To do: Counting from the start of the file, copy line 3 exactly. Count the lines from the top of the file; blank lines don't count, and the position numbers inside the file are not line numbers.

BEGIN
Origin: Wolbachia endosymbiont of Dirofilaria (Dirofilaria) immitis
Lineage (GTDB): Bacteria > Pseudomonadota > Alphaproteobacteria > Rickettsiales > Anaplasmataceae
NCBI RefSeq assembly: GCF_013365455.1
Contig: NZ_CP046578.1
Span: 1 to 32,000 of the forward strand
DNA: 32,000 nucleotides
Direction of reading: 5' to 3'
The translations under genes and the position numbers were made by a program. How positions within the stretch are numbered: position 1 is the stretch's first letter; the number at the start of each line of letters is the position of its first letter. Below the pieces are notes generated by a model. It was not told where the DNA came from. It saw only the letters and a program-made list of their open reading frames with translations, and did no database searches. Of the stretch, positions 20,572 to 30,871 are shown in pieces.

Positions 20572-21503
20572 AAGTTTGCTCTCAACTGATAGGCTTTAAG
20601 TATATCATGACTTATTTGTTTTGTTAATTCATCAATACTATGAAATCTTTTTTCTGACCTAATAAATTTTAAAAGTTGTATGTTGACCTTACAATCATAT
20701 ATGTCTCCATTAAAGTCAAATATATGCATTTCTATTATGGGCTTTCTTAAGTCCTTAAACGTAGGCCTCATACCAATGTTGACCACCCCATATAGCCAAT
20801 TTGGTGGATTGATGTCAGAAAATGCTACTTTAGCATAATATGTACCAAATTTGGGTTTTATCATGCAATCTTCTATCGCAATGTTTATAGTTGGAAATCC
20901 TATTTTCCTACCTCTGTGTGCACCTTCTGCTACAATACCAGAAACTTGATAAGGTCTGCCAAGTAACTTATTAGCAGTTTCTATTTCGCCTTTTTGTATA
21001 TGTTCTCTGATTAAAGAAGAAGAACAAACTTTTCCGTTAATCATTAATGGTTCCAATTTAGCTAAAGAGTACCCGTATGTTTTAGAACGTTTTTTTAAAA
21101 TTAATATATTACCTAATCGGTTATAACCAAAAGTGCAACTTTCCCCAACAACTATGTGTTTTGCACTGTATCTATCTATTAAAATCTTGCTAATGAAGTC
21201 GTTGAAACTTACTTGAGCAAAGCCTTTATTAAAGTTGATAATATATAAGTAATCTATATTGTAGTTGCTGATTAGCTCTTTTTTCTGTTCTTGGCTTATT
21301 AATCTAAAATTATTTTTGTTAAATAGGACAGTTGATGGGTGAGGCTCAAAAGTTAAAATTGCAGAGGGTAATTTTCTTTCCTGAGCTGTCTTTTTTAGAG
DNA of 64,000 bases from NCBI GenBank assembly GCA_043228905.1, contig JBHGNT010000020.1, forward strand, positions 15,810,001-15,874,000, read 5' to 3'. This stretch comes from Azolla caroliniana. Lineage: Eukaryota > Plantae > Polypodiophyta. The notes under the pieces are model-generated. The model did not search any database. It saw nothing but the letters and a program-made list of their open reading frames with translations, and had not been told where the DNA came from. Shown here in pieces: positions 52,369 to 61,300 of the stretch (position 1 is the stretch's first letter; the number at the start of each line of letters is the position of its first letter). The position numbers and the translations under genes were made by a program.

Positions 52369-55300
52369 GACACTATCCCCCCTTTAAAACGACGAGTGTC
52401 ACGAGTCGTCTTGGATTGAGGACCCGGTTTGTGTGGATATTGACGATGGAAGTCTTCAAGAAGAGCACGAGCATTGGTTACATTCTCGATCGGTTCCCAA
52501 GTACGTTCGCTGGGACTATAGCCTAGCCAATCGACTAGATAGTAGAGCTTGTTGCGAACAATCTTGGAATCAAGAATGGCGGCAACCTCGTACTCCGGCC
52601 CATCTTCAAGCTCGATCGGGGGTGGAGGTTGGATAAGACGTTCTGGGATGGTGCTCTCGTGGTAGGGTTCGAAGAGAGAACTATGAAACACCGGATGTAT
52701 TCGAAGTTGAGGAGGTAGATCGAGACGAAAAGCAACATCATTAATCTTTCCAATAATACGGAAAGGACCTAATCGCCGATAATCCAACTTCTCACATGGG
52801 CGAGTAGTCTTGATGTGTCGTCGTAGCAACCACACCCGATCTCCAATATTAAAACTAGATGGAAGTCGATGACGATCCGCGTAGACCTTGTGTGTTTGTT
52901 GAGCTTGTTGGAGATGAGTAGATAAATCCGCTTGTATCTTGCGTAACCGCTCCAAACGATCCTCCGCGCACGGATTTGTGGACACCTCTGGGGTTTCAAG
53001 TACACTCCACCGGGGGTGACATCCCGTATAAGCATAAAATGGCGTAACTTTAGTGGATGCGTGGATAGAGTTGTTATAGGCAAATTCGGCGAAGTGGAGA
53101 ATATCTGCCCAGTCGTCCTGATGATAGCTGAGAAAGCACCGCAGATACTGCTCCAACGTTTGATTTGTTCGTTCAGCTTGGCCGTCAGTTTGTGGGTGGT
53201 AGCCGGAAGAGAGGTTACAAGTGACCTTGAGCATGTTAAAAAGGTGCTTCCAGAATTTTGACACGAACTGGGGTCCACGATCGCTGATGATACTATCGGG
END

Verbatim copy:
NCBI RefSeq assembly: GCF_013365455.1